2) There are no showers where I work. Hey, I didn’t always have access showers either and to be honest when I did, I didn’t use them. I found it took up too much time. Again, we have to be creative here! I would start each day showered and squeaky clean with clean workout clothes on for my bike or run. Once I got to work, I grabbed my cosmetics bag (yep, I kept duplicates of everything at the office) and basically had a sponge bath in the sink of the washroom closest to my desk. I washed my face, and my pits, changed my underwear, and wiped off any grime I might have picked up a long the way. I then applied deodorant and put on my clean clothes for the day. I would then hang up my workout clothes to dry so they would be more comfortable to put on for the commute home.
In my cubicle workout clothes went on one end of my clothes rack. In my office I mounted damage-free adhesive mini hooks to the back of my book shelf that I pulled out from the wall about 6 inches. I was able to hang my clothes there without anyone noticing J. When I left the company, I just peeled off the hook and no one was the wiser.
3) What about my hair and make-up? Make-up is easy. Just keep a duplicate of everything you use at home, at the office. Don’t bother with make-up in the morning. Save that routine for once you arrive that office. For hair you have 2 options and this depends on your hair style and what you’re willing to do for it. I have long hair so my solution was to leave the house with my hair clean and dry. Once I got to work, if my hair was damp, I would stick my head under the hand dryer and then put it up for the day.
If your office doesn’t have a hand dryer, you can keep a hair dryer at work. If your hair style is a little higher maintenance, you might need to stick your head under the tap and start the styling process from there with a hair dryer, flat iron or whatever else you need – again, keep these at work so you’re not carrying them with you.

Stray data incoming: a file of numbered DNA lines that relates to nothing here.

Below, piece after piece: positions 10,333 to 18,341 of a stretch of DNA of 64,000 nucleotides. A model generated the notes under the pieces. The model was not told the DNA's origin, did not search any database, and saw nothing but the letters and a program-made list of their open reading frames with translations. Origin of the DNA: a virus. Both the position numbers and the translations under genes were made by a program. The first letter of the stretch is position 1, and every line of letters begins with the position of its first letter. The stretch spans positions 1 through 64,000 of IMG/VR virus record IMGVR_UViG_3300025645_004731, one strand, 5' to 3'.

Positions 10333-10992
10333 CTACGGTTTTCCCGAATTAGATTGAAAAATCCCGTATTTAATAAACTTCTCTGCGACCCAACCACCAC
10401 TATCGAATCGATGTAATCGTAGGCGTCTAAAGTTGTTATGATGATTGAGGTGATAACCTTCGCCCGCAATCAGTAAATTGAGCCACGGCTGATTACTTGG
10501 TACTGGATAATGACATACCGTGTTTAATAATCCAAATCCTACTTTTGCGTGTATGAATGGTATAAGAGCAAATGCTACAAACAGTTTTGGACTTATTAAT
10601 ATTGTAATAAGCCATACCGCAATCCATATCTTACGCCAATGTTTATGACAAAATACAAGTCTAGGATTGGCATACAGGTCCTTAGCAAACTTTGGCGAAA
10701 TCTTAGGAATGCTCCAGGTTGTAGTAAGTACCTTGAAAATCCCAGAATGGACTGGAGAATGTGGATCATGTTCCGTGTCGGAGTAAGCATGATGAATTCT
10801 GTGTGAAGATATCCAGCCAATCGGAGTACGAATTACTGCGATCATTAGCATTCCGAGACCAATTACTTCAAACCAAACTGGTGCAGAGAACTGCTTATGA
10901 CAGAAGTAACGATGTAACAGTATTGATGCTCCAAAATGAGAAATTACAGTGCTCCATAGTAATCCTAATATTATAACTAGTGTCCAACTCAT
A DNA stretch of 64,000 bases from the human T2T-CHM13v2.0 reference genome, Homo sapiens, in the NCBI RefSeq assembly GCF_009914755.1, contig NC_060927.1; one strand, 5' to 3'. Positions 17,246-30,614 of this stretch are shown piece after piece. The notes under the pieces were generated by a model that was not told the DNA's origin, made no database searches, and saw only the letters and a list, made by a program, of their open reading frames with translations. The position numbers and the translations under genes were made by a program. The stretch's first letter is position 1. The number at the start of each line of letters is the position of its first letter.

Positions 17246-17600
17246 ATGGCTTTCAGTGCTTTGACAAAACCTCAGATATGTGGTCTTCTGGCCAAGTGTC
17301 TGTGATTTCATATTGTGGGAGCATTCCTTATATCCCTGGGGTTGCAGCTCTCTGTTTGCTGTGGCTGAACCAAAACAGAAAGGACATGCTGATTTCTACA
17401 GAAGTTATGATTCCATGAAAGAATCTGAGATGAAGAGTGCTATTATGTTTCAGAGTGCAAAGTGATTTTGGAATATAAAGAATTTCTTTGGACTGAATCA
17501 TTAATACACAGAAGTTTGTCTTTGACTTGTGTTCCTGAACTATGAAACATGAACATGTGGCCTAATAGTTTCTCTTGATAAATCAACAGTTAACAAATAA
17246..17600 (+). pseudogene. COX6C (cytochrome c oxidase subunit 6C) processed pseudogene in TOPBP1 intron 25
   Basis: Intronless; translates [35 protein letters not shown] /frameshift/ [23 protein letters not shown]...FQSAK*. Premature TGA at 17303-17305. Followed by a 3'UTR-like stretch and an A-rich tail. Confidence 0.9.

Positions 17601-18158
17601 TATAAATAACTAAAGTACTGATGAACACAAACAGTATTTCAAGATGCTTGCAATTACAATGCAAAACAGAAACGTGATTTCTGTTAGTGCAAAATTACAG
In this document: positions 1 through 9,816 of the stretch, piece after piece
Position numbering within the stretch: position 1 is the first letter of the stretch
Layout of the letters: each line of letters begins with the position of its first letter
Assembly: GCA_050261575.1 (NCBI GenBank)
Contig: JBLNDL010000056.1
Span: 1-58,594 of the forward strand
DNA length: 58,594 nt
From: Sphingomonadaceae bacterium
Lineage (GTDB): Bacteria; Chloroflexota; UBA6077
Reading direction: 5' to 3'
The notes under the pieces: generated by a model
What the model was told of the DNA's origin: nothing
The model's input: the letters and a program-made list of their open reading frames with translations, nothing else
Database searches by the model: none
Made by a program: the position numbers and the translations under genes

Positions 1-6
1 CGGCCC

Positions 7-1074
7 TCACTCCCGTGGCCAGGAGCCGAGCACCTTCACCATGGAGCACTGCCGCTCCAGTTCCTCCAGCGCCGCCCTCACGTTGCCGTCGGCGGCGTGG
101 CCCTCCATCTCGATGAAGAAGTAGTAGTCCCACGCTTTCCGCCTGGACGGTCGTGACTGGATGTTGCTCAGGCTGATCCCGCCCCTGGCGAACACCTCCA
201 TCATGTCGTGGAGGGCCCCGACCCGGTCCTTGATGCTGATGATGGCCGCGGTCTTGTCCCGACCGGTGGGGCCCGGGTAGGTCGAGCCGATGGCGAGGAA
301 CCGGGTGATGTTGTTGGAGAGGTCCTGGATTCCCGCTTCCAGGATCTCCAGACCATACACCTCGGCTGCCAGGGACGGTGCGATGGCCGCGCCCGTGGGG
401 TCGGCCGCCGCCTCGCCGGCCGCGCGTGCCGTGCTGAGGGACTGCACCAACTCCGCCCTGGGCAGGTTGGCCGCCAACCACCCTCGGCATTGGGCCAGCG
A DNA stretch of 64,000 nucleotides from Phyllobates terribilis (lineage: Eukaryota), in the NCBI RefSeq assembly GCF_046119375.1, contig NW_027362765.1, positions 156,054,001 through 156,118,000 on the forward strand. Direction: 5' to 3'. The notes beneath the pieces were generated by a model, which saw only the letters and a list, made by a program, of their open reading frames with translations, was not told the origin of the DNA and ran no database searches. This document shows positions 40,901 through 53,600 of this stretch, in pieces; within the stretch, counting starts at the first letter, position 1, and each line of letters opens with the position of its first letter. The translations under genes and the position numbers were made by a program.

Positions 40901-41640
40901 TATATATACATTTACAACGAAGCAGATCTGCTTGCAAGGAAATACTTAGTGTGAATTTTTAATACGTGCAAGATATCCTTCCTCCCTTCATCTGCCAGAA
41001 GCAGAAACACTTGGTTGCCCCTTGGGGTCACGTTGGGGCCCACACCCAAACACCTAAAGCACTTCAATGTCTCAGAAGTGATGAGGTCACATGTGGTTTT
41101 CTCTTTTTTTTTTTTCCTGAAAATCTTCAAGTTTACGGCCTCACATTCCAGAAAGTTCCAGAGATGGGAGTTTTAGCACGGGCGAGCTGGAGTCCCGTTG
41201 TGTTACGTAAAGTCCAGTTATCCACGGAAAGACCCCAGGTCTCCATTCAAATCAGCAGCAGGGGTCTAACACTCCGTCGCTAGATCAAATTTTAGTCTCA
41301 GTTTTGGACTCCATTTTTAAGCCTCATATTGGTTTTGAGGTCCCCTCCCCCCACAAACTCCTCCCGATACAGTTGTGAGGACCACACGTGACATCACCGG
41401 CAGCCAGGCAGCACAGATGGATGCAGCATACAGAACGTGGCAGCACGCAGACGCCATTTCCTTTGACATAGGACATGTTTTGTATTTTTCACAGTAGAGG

4) But I still have things to carry. What about my lunch? Yes, you will still have to carry a few things. I found myself a comfortable backpack that I could run with that was just big enough to carry my lunch, a clean shirt, socks, bra and underwear. I would also add in my wallet, sometimes an iPad, my iPhone, car keys and the odd time a refill for something I had run out of at work (e.g. moisturizer, eyeliner etc.).
For those that have to carry a laptop back and forth, this is a little trickier but there are backpacks that will do this but be careful about waterproofing – the rain can come at any time! I’m also a big salad eater and mastered the art of packing my salad upside down – heavy items at the bottom of the container and lettuce on top so that the jostling didn’t pound my lettuce to a mushy mess.
5) But I run errands after work. I need my car. And sometimes I did too. Just because you have a way to make your commute more active, doesn’t mean you have to commute that way every day. You may find that every second day works better for you or that every 2 weeks you’ll drive to work so that you can swap out your wardrobe and run any errands that have accumulated. Just find a schedule that works for you and try to collapse those errands into a single day so that they aren’t interfering all the time.
I didn’t realize how much I enjoyed my commute to work until I missed it for a few weeks due to work travel. It took me a few days of driving to work after I got back to return to my old active commuting routine. The day I did get out for my morning run to work, I couldn’t believe how much better I felt and how much more productive my day was. To this day, I try to do something active in the morning to get me off to a good start!
If you have other suggestions for making any active commute, any easy commute, please leave them in the comments.